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VoIP security threats

As VoIP becomes increasingly prevalent, so do the threats aimed at subverting its security. After all, letters IP in VoIP stand for Internet Protocol and that means attackers have a ready-made bag of tricks to pick from. How much do you know about the threats to VoIP security? Take our quiz to find out.

1. The most serious threat to VoIP security is the old-fashioned __________ attack, in which users are deprived of connectivity or other resources they would normally expect to have.
What is it?

2. This protocol allows the destination receiver to compensate for delay jitter caused by packet loss. An attacker can use it to disrupt calls by interjecting sounds into a VoIP call.
What is it?

3. This is a service that allows a caller to masquerade as someone else by falsifying the number that appears on the recipient's caller ID display. An attacker can use it to make a VoIP call appear to come from a trusted source.
What is it?

4. This type of packet is normally sent when a participant in a multicast event leaves the session. In a session tear-down attack, an attacker uses it to suddenly terminate a VoIP call.
a. BYE packet
b. CYA packet
What is it?

5. Because some VoIP products don't support encryption, they make this type of unauthorized listening relatively easy.
a. monitoring
b. eavesdropping
What is it?

6. Beware! If you get a computerized voice message asking you to call your bank because there's been suspicious activity in your checking account, be sure to look up your bank's phone number and not rely on the phone number left in the message. What type of attack could this message be?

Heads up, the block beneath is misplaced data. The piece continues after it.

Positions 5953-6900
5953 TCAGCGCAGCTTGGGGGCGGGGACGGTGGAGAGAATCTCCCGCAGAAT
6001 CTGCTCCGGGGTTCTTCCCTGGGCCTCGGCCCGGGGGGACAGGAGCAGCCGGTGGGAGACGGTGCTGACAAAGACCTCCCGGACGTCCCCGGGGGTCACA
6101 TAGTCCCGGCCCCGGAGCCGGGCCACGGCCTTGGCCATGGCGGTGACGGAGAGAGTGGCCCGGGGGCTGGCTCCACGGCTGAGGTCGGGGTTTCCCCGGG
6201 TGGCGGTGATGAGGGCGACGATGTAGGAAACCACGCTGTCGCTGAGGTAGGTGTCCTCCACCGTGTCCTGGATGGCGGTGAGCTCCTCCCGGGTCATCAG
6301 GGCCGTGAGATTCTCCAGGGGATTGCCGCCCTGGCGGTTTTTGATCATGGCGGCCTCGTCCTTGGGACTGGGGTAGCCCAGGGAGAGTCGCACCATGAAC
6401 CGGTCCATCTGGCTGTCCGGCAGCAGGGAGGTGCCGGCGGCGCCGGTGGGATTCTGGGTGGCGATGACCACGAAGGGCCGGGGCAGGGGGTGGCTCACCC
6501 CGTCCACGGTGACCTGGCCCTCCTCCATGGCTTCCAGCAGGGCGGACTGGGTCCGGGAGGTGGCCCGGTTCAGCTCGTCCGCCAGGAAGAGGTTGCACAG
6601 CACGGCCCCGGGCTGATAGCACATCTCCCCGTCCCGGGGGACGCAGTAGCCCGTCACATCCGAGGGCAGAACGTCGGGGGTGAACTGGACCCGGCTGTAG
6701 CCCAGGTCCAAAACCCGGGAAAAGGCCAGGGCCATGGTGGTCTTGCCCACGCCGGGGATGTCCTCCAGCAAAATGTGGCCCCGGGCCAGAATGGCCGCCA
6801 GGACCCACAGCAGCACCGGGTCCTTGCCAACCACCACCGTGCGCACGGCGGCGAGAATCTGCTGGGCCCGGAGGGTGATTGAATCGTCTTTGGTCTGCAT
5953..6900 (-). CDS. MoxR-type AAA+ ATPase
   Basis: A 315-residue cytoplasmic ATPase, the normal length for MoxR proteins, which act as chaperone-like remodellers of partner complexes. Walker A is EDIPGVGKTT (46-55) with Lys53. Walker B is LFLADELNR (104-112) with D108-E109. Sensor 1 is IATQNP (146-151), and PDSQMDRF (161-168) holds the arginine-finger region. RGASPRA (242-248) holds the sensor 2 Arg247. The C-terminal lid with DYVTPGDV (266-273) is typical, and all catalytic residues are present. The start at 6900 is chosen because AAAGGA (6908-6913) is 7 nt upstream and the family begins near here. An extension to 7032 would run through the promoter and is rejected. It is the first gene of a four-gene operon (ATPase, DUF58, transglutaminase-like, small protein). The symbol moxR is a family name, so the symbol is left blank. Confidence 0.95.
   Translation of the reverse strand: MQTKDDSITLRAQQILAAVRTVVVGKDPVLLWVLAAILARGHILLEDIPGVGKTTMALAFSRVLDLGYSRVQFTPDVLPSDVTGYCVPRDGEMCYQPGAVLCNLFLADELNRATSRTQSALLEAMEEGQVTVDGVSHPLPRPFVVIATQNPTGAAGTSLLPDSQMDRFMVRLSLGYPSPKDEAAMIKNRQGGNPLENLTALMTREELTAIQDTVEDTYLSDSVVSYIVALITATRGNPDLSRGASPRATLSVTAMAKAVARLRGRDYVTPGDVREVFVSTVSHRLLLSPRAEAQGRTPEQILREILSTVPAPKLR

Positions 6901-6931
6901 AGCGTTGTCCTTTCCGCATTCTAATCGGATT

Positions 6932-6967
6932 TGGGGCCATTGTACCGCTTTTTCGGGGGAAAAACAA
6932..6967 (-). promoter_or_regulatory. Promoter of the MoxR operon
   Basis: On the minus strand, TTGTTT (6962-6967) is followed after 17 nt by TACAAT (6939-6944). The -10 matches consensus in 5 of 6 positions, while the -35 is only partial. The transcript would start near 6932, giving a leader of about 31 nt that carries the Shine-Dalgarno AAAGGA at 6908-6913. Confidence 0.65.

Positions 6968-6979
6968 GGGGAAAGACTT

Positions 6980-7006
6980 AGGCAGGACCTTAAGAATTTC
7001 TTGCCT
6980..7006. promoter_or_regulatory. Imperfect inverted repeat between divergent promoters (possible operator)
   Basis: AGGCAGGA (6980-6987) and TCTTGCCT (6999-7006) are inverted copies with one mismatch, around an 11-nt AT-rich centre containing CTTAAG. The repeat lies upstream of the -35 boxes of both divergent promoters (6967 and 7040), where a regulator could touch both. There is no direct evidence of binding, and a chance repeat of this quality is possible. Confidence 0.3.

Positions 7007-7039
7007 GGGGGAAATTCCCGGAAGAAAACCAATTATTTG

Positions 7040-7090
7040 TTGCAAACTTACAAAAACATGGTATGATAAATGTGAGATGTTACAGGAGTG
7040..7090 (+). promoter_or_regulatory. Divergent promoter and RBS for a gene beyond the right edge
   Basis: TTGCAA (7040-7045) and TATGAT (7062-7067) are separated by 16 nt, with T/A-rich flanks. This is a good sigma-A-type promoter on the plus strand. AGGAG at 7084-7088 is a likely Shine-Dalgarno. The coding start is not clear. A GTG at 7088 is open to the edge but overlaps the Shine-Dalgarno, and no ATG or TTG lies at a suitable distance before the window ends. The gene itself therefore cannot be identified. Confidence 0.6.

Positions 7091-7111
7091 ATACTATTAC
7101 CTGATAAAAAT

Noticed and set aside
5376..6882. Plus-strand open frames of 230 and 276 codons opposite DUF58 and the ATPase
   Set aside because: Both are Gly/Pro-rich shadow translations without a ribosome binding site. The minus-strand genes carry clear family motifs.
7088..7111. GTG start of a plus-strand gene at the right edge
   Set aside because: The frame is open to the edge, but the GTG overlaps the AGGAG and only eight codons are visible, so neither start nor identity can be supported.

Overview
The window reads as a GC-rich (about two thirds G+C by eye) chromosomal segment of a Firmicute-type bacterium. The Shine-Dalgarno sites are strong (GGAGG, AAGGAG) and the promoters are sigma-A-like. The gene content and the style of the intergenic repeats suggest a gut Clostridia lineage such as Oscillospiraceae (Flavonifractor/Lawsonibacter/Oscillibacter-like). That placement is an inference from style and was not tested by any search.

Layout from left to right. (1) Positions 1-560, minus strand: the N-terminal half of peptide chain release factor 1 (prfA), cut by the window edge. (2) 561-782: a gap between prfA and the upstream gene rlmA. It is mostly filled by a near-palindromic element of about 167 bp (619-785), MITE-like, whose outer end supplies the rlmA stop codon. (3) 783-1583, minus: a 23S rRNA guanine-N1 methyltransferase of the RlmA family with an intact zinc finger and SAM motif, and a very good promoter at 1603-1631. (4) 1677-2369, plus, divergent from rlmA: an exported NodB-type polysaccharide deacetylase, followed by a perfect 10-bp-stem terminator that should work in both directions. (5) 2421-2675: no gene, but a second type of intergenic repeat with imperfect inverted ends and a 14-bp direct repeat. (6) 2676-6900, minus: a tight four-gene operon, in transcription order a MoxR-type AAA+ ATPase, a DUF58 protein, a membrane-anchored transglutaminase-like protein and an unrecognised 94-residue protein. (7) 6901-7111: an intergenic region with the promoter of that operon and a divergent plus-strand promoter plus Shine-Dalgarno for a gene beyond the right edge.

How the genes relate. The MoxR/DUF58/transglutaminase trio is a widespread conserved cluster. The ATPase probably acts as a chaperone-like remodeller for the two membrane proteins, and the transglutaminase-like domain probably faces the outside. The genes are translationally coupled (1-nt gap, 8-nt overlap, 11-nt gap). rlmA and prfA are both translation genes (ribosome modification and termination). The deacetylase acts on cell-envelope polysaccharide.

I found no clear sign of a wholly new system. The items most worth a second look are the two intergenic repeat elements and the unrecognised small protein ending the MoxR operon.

Answer

7. In August 2009, Symantec issued a security bulletin about Trojan.Peskyspy. What VoIP service provider did Trojan.Peskyspy target?
a. Windows Live
b. Skype
c. Google
d. Yahoo
Answer

8. Once the bane of the traditional telco, phreaks are now exploiting VoIP vulnerabilities. What do phreaks do?
Answer

9. This is the Internet protocol for initiating interactive user sessions. VoIP attackers use it to intercept calls by transferring register requests to the attacker's IP address instead of the legitimate recipient's.
What is it?

10. If SPIT becomes as rampant as spam, it could render enterprise VoIP systems unusable. What does SPIT stand for?
Answer

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This was last updated in September 2009
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